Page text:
Interweave Yarn Hacks: DIY Stitch Markers

Before I got serious about knitting, my mom and I took beading classes together at a local shop and sold the jewelry we made at craft fairs. We never made much money, but we loved that we were learning a new craft, shopping for supplies, and spending time together.

One of my favorite beading projects is making earrings. It takes just a few beads, ear wires, and head pins, and you have a great gift for a friend or a new accessory for yourself. They’re quick, easy, inexpensive, and look very professional when you learn to make a secure wrapped loop using your pliers.

It didn’t take long before I figured out you could make beautiful stitch markers for knitting and crochet by using the same easy technique we used for earrings. What a great way to use leftover single beads that don’t make a matching pair! If you have several identical beads, you can make a matching set for a friend. Bonus points if you have a tiny organza bag to keep them in.

You can make these stitch markers without a ton of beading expertise, but I do have a few tips. I like to use the ring part of a toggle clasp because it already has a little hole on the bottom for attaching the wire and beads to the ring. You could probably also use a solid jump ring with a little finesse. For a removable stitch marker that is great for crochet, use a small to medium lobster clasp in place of the toggle piece.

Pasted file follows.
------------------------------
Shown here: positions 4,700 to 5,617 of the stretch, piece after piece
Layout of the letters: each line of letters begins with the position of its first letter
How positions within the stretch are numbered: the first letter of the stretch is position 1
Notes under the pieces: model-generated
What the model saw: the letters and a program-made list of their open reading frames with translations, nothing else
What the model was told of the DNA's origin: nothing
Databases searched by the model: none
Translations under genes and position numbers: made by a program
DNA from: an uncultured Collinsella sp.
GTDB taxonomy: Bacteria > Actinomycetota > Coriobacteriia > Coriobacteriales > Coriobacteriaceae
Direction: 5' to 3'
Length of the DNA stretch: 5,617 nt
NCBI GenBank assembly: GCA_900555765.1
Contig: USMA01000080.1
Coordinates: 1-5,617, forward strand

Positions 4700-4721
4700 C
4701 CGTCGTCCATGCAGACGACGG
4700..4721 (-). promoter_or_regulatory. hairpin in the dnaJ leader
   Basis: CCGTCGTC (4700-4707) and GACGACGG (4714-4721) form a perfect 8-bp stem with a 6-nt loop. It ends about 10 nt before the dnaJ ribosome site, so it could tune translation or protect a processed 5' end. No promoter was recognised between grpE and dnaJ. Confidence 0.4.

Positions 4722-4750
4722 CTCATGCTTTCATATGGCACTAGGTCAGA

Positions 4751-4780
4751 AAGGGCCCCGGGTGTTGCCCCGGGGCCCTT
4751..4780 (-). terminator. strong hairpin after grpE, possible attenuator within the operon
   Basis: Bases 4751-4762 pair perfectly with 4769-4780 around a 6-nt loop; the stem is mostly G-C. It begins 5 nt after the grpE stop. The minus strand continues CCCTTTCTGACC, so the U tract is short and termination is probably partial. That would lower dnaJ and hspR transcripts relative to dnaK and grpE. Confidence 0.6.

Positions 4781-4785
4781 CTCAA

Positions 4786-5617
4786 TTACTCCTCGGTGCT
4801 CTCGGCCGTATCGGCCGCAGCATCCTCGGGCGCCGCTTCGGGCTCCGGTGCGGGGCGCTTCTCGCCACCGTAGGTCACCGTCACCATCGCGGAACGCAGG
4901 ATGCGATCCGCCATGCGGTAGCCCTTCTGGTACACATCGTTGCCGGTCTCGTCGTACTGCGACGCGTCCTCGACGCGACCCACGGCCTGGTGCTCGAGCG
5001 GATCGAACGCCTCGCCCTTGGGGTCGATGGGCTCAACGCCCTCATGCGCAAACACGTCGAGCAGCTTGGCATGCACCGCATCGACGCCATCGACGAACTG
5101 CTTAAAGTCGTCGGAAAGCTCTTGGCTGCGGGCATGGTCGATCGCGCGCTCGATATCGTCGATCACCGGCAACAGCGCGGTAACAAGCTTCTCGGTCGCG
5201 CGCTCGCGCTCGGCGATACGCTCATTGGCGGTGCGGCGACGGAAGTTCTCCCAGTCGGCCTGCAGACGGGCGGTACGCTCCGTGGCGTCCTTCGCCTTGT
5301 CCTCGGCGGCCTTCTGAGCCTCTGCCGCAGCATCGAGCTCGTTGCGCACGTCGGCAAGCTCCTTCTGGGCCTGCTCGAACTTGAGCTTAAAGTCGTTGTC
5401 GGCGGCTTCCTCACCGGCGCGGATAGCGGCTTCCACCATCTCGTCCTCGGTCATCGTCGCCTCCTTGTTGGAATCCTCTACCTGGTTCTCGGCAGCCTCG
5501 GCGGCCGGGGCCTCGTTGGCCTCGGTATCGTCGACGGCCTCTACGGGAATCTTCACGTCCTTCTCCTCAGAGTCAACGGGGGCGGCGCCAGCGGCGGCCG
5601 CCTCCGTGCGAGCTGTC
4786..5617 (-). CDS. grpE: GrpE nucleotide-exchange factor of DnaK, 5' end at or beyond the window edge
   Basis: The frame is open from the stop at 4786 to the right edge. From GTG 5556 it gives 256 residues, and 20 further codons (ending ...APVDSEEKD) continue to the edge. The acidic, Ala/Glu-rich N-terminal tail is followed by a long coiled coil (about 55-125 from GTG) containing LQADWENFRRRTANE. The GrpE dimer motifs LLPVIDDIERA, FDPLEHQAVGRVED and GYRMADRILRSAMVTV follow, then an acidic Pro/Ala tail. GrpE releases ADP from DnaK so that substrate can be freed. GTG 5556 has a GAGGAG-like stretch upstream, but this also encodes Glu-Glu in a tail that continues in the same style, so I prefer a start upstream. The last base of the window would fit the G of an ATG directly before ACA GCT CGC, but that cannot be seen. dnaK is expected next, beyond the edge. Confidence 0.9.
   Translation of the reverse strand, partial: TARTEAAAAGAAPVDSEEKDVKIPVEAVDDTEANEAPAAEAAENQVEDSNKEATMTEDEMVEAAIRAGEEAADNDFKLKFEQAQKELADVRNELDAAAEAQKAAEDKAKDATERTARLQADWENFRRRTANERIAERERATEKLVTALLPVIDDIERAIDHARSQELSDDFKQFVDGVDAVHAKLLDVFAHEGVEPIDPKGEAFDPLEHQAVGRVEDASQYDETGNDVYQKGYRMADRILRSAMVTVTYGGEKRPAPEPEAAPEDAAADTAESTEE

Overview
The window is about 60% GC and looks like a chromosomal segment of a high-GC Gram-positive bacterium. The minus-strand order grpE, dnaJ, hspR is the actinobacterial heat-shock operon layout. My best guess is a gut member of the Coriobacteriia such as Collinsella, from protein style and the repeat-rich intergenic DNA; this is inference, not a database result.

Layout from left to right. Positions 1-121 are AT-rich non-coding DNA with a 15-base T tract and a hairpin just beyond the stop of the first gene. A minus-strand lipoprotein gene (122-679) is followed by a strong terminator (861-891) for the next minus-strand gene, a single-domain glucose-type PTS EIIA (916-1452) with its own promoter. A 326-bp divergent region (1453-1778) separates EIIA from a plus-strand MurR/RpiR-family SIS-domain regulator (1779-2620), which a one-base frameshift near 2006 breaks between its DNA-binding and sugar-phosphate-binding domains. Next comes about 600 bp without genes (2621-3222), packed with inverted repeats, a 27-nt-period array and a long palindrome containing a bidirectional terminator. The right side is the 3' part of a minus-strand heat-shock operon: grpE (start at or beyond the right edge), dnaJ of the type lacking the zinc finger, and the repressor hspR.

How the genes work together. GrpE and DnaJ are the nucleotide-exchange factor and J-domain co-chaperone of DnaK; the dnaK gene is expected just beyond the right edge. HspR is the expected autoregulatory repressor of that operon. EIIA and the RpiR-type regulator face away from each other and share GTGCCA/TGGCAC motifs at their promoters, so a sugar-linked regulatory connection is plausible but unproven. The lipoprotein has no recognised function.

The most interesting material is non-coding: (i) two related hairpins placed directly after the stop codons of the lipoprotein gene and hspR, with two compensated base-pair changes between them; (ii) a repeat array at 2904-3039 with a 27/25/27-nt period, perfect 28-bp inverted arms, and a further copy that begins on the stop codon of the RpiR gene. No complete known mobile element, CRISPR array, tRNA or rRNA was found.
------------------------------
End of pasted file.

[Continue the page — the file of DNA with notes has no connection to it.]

There are many ways to make a wrapped loop, but this is my favorite: Start by loading your beads onto a head pin. Make sure the hole in your bottom bead is the right size so your pin doesn’t slip through. (If it is too big, maybe put a smaller bead on the bottom.) Don’t overload your head pin—you will need a lot of extra room up top to make the loop. With flat jewelry pliers, hold the head pin a few millimeters below where you would like the loop to be. Bend the wire over round pliers and wrap the wire two times below the loop. Carefully trim off excess wire with wire cutters. Tuck in any sharp ends with a light squeeze of your pliers. Ta-da!

It might take a few tries to get your wrapped loop technique down pat. Check out this short video if you’d like another look at making wrapped loops!

Happy knitting (and beading!),

Lindsay

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